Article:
Check and recheck the figures on properties you are interested in investing in, too. Don't just take an agent's word for it. Do your own research into rental income and comparable property values. Do they all make sense?

Get the numbers right so you can rely on your heart and gut without fear when opportunity presents itself.

Personal budget

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Your personal or home budget should take pride of place among your fiscal considerations. A property investor's home budget should be a frank and fearless dissection of what it takes to run a household and not go broke.

There are plenty of budgeting tools available online to use to work out your world of dollars and where they're spent. Your talented mortgage broker will also help guide you through the personal budget process as part of your loan application.

A personal budget initially helps you track and report how each dollar of your income moves through your household. The great thing about budgets is that for many of us they become ingrained and automatic over time.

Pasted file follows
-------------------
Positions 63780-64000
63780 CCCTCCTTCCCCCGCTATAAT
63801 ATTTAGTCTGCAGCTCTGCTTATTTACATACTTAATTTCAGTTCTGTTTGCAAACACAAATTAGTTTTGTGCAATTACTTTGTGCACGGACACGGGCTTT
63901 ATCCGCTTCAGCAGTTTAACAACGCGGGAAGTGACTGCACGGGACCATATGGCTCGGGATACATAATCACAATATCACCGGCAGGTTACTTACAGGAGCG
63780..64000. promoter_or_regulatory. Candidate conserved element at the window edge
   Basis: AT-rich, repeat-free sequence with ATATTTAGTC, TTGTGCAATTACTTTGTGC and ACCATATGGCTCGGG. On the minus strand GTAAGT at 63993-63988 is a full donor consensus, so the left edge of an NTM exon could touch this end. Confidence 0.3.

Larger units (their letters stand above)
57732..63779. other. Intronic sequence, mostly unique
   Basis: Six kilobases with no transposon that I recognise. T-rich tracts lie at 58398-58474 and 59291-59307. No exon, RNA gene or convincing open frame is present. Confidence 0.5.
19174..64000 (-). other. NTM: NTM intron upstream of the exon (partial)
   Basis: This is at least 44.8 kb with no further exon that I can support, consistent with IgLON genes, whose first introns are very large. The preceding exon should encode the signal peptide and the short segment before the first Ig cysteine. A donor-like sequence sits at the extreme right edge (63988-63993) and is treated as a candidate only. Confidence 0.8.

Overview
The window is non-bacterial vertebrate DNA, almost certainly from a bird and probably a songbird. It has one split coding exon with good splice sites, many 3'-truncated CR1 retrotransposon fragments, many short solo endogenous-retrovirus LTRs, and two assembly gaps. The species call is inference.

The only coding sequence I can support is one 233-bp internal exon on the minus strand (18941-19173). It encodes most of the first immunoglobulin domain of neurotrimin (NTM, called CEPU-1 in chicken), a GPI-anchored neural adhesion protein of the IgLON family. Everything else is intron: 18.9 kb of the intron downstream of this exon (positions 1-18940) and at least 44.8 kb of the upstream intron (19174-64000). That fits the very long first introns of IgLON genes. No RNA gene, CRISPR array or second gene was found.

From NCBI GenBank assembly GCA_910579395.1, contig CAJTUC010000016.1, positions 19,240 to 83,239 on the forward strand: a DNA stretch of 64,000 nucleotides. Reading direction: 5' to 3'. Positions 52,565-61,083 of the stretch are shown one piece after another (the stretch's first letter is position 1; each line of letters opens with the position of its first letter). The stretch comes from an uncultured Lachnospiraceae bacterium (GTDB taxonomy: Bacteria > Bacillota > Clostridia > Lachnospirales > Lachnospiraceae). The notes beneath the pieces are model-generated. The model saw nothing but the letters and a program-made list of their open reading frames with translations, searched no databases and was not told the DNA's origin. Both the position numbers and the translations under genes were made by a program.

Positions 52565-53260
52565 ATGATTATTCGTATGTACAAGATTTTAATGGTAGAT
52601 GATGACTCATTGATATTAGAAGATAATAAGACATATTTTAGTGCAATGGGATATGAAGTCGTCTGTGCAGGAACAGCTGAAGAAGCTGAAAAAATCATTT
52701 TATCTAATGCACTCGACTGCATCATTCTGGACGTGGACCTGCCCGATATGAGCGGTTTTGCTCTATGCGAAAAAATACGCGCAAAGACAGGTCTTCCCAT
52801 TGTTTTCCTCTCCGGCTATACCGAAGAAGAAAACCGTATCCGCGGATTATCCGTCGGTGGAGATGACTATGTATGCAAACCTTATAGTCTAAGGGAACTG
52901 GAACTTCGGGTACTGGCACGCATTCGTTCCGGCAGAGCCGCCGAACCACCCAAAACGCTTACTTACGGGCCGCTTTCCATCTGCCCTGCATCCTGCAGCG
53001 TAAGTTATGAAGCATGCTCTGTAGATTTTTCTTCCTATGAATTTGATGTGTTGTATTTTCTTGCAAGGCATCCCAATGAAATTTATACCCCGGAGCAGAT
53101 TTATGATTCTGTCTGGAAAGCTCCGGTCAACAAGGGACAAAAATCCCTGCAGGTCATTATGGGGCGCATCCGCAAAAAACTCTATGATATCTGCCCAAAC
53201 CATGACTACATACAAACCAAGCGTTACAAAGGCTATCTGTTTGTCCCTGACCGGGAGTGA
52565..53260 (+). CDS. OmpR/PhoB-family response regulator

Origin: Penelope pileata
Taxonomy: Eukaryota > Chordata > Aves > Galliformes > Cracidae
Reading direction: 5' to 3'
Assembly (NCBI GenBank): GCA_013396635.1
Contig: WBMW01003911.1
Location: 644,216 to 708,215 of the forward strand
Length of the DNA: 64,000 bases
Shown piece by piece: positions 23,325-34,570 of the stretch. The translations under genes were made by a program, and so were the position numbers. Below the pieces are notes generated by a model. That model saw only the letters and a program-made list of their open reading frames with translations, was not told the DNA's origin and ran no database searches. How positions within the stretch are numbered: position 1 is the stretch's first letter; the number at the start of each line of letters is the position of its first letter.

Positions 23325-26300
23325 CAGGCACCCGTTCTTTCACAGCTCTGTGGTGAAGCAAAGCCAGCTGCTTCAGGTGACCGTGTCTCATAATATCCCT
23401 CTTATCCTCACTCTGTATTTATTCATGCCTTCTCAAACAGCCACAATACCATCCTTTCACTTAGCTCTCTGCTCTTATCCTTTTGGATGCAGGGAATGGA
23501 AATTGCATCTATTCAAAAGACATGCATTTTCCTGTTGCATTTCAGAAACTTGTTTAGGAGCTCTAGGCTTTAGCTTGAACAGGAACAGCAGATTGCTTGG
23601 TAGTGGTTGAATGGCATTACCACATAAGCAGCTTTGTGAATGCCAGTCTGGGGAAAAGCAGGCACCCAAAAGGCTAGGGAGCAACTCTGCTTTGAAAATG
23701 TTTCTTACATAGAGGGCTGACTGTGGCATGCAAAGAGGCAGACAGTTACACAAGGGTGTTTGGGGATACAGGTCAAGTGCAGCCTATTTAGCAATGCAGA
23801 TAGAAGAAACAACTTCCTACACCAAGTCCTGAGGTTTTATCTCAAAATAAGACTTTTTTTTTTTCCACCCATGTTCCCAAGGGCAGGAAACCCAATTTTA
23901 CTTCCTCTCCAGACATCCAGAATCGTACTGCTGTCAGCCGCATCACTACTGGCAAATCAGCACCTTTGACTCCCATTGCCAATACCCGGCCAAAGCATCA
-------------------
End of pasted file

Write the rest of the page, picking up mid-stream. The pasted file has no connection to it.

I find, for example, that I no longer need to track my budget with surgical precision. How and where I spend my money to fulfill my family's wishes is now second nature.

I've become holistically better at money management through achieving a necessary income, keeping an eye on my goals, regularly rechecking my personal barometer and making informed choices about where my dollars are used.

I think budgets help households prioritise money, and the flow-on is you gain an almost automatic ability to assess your spending habits each time you reach for your wallet.

While initially you might find yourself saying, "According to my Excel spreadsheet I can only afford takeaway dinner twice this month. What a drag!", what eventually happens is you automatically prioritise the importance of what you're doing.

You'll choose to have a takeaway dinner only once this month because your personal barometer already decided taking the family to see a live performance of The 43-Storey Treehouse was a better use of your cash.

The nice thing is, when you get to grips with budgeting, you stop denying you and yours the important things in life and begin enjoying how you use your money, all the while watching your personal wealth increase through investing.

It's a pretty nice way to live.

Journey planner

I always advise investors of the importance of developing the right mindset and setting goals to determine where the finishing line is. But typically, what is the process for defining a path once you understand where you want to end up?

Like any journey, knowing your destination is only part of the process, because the next step is formulating a plan to get there.